For example, Babilou Family, an international network of corporate daycare centers, launched an initiative to simplify the enrollment process. Using the cloud and APIs, they were able to trim a hundred pages of enrollment paperwork down to a single form.

Supply chain optimization

For the manufacturers and shipping companies responsible for getting products from point A to point B, it’s imperative to know where everything is at all times. But when you are managing a large fleet of trucks, ships, and trains, it’s hard to be 100% certain that everything is going according to plan.

For these companies, a common digital transformation initiative involves the internet of things (IoT). By adding IoT sensors to trucks, ships, and cargo containers, these organizations are better equipped to confirm current locations and map expected behavior against the reality on the ground.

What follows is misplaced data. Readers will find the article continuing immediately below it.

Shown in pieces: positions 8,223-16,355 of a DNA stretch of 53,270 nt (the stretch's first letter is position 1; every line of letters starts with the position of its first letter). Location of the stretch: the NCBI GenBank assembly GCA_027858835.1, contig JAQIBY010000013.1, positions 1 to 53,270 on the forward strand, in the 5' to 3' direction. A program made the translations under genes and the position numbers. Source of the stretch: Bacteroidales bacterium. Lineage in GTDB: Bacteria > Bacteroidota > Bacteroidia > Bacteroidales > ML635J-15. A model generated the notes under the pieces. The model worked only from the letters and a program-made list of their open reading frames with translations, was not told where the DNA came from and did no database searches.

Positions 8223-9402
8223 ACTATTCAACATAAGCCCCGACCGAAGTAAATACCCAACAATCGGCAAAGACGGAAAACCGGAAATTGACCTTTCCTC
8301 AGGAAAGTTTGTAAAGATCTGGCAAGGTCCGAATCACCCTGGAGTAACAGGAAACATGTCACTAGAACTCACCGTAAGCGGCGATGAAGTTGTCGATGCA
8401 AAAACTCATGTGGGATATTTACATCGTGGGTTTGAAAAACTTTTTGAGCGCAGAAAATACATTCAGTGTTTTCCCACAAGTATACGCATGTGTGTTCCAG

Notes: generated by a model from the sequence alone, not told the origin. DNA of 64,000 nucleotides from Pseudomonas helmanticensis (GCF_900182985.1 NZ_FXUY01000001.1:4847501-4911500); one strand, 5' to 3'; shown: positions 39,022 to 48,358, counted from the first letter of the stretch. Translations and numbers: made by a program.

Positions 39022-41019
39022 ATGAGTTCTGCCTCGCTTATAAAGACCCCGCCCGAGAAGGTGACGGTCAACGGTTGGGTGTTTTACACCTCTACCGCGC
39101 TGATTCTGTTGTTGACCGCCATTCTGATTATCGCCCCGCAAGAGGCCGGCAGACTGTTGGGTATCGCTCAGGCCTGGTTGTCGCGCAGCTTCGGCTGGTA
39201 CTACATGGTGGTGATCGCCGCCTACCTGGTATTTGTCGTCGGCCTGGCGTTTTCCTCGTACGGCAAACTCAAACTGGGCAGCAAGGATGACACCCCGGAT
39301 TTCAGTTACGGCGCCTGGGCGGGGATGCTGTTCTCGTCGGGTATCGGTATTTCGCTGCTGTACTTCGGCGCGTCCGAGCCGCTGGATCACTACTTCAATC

Product development

Bringing new products to market is an enormous logistical challenge — particularly in the highly competitive, heavily regulated healthcare field.

A Talend customer recently launched a digital transformation initiative that would literally change lives. By making trustworthy data available to more systems and more users, they were able to streamline their production processes and increase vaccine manufacturing volume output by 15%.

Customer experience

One of the most common digital transformation projects is a strategy for building a 360-degree view of the customer in order to meet and exceed customer expectations. Air France–KLM, one of the largest global airlines, were collecting customer data from a variety of sources: including trip searches, bookings, and flight operations as well as web, social media, call center, and airport lounge interactions.

With this wealth of data, they needed was a strategy to make that data useful and accessible for their customer service programs. Talend’s metadata management capabilities made it possible to improve the governance of data and empower data stewards to keep the data clean while ensuring their customers’ privacy. With faster access to clean customer data, Air France–KLM is now able to provide its customers with unique, customized experiences.